My hon. Friend is right, and one registration ombudsman, as it were, has already expressed his concerns about that matter.
On the accuracy of biometric testing, Mr. Oaten discussed the results of the Government's enrolment trial in which the best result, 96 per cent. accuracy, was obtained by iris recognition. If iris recognition were used as the sole identifier, however, it would raise the possibility of up to 2 million false records in a database with 50 million entries. The Government have got wise to that point, which is why they have decided to use three biometric indicators—the iris, facial biometrics and fingerprinting—to make the database more accurate. Even if we were really lucky and achieved a 99.9 per cent. success rate, which might sound fine, it would still mean a potential failure rate of 1 in 48,000, which means that someone could access several different records using their own biometrics by creating different identities. Again, such a system would be a honey pot for organised crime and terrorists.
In response, the Government say that that trial was designed not to test the biometric technology, but to see whether people find the process acceptable, and that they are working to develop acceptable performance. They should not have introduced the Bill before calculating acceptable performance levels and whether the scheme is possible. A 99.9 per cent success rate, which I have mentioned, is way beyond the realm of possibility. In addition, 31 per cent. of disabled participants in the trial found iris recording very or fairly difficult, while the failure rate for disabled people, black people and people over 59 was low. The Government cannot deal with those issues, because even if they improve the technology, there will still be a failure rate and therefore a way for people to obtain multiple identities.
The biometric information will be stored on a massive centralised database. The Government have discussed EU proposals on biometric passports and identity documents, but the European Commission has expressed doubts about the storage of such information on a database:
"The Biometric information and its link to other personal details must be stored in a secure manner. The issue of how and where Biometrics should be stored was of particular concern to the European Commission's Data Protection Working Party. Their publication Working Document on Biometrics addresses this by looking at whether biometric information should be kept on smart cards or similar devices retained by the individual or whether it was acceptable to store the information on a centralized database. The Working Party's clear preference is for the former as it believes centralized storage presents an increased risk of data misuse. It is also important to understand that any information linked to a biometric record is only as reputable as the security procedures associated with it. A 100 per cent. reliable biometric system is of little use if any associated information is inaccurate."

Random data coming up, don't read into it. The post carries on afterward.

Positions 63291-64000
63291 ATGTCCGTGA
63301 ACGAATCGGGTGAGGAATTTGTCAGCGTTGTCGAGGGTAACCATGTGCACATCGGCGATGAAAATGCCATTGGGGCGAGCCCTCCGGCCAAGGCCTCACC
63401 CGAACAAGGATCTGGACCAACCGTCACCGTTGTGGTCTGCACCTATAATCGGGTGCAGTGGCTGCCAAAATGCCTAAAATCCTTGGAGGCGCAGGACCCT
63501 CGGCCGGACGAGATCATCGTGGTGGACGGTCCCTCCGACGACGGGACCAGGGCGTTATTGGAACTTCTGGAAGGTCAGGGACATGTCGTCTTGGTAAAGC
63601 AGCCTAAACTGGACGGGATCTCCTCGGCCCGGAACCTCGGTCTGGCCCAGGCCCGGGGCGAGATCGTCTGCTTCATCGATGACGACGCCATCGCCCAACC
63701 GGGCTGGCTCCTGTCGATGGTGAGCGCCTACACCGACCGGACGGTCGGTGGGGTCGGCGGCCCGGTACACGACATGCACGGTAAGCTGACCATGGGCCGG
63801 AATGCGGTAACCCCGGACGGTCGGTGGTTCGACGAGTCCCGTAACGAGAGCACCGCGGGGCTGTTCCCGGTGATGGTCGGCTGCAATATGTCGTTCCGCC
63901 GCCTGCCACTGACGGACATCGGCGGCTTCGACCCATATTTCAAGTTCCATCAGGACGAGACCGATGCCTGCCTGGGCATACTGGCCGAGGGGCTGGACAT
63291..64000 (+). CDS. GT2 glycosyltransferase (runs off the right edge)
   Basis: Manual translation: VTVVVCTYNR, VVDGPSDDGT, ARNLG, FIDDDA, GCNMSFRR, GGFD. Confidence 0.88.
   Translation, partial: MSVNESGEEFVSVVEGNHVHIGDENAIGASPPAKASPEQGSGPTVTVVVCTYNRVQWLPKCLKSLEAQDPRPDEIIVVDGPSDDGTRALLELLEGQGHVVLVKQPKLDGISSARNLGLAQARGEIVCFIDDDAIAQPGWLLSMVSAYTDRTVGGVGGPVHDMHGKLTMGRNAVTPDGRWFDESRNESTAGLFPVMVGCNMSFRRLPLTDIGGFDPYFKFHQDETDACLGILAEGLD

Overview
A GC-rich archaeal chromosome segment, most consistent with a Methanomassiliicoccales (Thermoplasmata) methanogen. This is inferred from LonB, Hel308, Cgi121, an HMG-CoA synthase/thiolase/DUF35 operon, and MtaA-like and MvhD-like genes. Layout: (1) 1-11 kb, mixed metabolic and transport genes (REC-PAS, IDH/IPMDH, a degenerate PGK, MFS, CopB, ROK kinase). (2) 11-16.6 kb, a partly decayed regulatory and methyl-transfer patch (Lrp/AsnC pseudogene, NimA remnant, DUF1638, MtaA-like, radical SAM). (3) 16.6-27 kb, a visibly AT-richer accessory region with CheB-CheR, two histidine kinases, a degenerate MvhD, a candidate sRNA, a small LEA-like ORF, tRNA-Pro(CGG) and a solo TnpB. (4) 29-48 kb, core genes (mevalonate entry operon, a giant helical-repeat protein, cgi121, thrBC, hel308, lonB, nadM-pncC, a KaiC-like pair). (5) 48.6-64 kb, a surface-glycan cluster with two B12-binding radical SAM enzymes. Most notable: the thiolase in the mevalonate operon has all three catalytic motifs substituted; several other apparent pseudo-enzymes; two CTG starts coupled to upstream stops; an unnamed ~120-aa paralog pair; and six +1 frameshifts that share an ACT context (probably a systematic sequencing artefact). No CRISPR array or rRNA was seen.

That is why biometric passports, which will include facial biometrics and fingerprints, but not a central database are being introduced in Germany, which is a crucial difference.
The Government's assurances on cost beggar belief. They say that 70 per cent. of the cost of introducing the identity scheme will be incurred anyway because of biometric passports, but those assurances are about as credible as those they gave us about the threat presented by Saddam Hussein.
In fact, all that is required is a card and the information to be stored on it. It is true that the current passport database is massive, with 44 million records, but all it contains is the information that one has to give when one applies for one's passport. The photographs are stored separately. There is no storage of biometric data. The current system is minuscule in comparison with what is proposed.
On cost, the Government have rubbished the estimates put forward by the London School of Economics. So far, the only reason that they have given for doing so is that the LSE assumes that the biometrics will need to be replaced every five years. Yet the Government have said that themselves. I have a parliamentary answer from the former Home Office Minister, my right hon. Friend Beverley Hughes, which says that
"in order to ensure that the cards, which incorporate technology features such as a microchip function, are reliable, it may be necessary to replace the cards after five years."—[Hansard, 10 December 2003; Vol. 415, c. 497W.]
In any case, the cost of collecting the data is minuscule in comparison with the cost of setting up and maintaining the database and trying to keep it as secure as possible.
Many of my colleagues have been beguiled into thinking that this is a good idea and were encouraged to send out dubious questionnaires urging people to support the party because of this proposal. Do they think that it will be popular? Wait until people have to enrol on to the system—they will have to travel to one of the centres, queue up, have their data taken, and be interviewed. And what happens if the scanning goes wrong?
This Bill should be killed at birth. If colleagues think that that is being disloyal to the Government, it is not—it would be doing them a service, not the reverse. It is the most serious piece of legislation that I have ever had to vote on in this House—more serious than the decision to go to war. I urge Members to think clearly about the implications when they decide how to vote.